Apple is famous for the phrase "Think Different", but when it comes to its own products I reckon "Think Simple" would be a better description. In an industry where all too often the value of a product is judged by the number of acronyms on its spec sheet, Apple takes a very different approach. To Apple, what matters isn’t what the product contains but how well it works. If keeping things simple means skipping supposedly must-have features, then so be it: the iPhone didn’t get cut and paste for the best part of three years.
Apple calls OS X “The most advanced operating system in the world,” but really they could have called it the most beautiful and few people would have objected. OS X is full of little design touches that have redefined what people expect from a personal computer, and which complement the gorgeous Jonathan Ive-designed Macs that it runs on perfectly. In fact, you can’t (legally) install the operating system on anything but a Mac, so the two are forever entwined – and that gives Apple advantages that other computer manufacturers simply don’t have. With Apple’s latest MacBook Air, for example, you’ll find special keys on the keyboard that link specifically to new functions in OS X Lion, such as Mission Control.
Yeah, we were pretty excited that Tim Cook was visiting Valve headquarters as Apple is really rocking out the gaming world lately. And yeah, we were pretty deflated when Apple went and shot down that rumor. But there were other things rocking out this week, so go take a peek.
News of the Flashback trojan flooded the pipes earlier this month with headlines about how Macs are “no longer safe,” and generally scaring the bejeezus out of Mac users everywhere. That perfect illusion of Apple, which has always been exalted by users for creating products practically immune to viruses, was suddenly shattered. And rightfully so, as the virus had affected 600,000 people, roughly 1% of Mac users.
Even more frightening was the breakout of a newer trojan the other day. Sabpab, also referred to as SabPub, is a still-active virus that is spread through Java vulnerability (much like Flashback) and Word documents -- an old school method of attack that most users don’t see coming.
Our firm is getting more and more demand for magazine design projects. My wife is a graphic designer and does all of the design and layout in Adobe InDesign on her two Macs running Snow Leopard. However, when I try to open the InDesign files on my new Mac running Lion, I get prompted for “Missing Fonts.” How can I get a printout of the fonts installed on my Mac, and how can I install the missing fonts that are present in Mac OS X Snow Leopard, but not in Lion? The font in question is Berthold Akzidenz Grotesk.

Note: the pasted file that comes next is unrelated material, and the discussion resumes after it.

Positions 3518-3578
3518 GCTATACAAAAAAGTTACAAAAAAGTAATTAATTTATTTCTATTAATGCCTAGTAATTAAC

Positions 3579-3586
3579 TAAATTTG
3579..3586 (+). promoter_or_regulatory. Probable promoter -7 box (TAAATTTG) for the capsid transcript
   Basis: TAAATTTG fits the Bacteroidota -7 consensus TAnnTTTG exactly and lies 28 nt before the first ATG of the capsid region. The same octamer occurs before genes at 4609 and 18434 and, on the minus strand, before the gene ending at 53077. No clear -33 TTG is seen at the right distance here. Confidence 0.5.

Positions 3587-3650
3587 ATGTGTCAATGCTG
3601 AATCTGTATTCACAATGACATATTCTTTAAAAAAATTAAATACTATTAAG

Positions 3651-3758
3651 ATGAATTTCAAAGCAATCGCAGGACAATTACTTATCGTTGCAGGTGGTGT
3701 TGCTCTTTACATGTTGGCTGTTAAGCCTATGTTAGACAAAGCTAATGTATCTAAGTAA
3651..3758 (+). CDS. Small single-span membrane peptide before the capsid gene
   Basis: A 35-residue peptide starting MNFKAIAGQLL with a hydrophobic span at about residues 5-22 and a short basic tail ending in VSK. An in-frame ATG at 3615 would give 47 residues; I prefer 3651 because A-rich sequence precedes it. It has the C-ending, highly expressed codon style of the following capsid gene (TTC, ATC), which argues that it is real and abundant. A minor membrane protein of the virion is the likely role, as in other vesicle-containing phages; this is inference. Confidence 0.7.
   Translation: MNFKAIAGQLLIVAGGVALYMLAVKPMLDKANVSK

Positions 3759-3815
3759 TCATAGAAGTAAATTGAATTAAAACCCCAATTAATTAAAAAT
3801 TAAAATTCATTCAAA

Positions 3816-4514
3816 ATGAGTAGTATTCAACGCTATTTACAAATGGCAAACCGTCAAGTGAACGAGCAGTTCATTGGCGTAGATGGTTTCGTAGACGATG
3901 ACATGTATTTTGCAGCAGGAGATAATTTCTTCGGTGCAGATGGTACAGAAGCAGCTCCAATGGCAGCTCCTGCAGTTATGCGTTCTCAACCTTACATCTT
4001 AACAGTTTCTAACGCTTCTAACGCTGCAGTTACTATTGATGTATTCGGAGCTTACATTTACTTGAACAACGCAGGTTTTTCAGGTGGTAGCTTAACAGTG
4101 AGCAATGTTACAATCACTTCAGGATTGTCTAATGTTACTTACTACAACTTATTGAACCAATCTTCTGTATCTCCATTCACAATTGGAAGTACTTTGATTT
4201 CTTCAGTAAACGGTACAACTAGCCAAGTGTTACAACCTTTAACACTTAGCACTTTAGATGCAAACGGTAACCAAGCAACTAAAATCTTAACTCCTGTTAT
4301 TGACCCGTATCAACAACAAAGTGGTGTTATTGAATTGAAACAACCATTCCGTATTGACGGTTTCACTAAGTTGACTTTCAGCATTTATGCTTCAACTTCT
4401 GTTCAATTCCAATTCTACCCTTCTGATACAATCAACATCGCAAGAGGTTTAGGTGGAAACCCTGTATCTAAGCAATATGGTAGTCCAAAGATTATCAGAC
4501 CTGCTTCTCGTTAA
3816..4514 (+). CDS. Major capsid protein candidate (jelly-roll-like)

Most of us think of the Finder as just another part of OS X; the window that pops up to help us find our files. But it's definitely got more use to it than just a file browser. Read on for a few tricks you can learn today to help you utilize Finder's hidden features.
Well, that quiet little sneak, Mountain Lion certainly got people riled up once it showed itself out in the open. It comes in on its quiet cat feet, then suddenly it's on you. Well, we're not complaining. We kinda like turning down the volume once in a while, so we can focus on the heat. And do we have a week's worth of hot for y'all. Of course, with cats.
It's been almost a dozen years since the last official Diablo release, and for those of you hankering for a killer role-playing experience in 2012, you won't be disappointed.
The Diablo III beta has hit, muchos hours have been sunk into playing it, and the Diablo franchise has returned in fine style with beautiful graphics and a familiar play style. Plus, improved mechanics simplify routine tasks like maintaining an inventory, upgrading equipment, and converting additional items to cash or material components on the fly -- something you used to have to return to town or a vendor for.
News flash: Macs can develop problems, just like any computers. But they tend to run fine without antivirus software and the general vigilance that helps keep PCs trouble-free (some of ’em must run fine, right?). But that doesn’t mean your Mac wouldn’t benefit from some occasional maintenance. Enter MacKeeper, a suite of tools aimed at keeping your Mac healthy. That’s a bold claim, and trust is important when using any app, but it’s crucial when your system is on the line. Unfortunately MacKeeper, with its occasionally awkward English and warnings about the importance of scanning OS X for viruses, makes a shaky first impression (the overbearing emphasis—in and out of the app—on MacKeeper’s Facebook popularity doesn’t help). When it comes to maintaining our Macs, we want Don Draper. MacKeeper delivers Pete Campbell.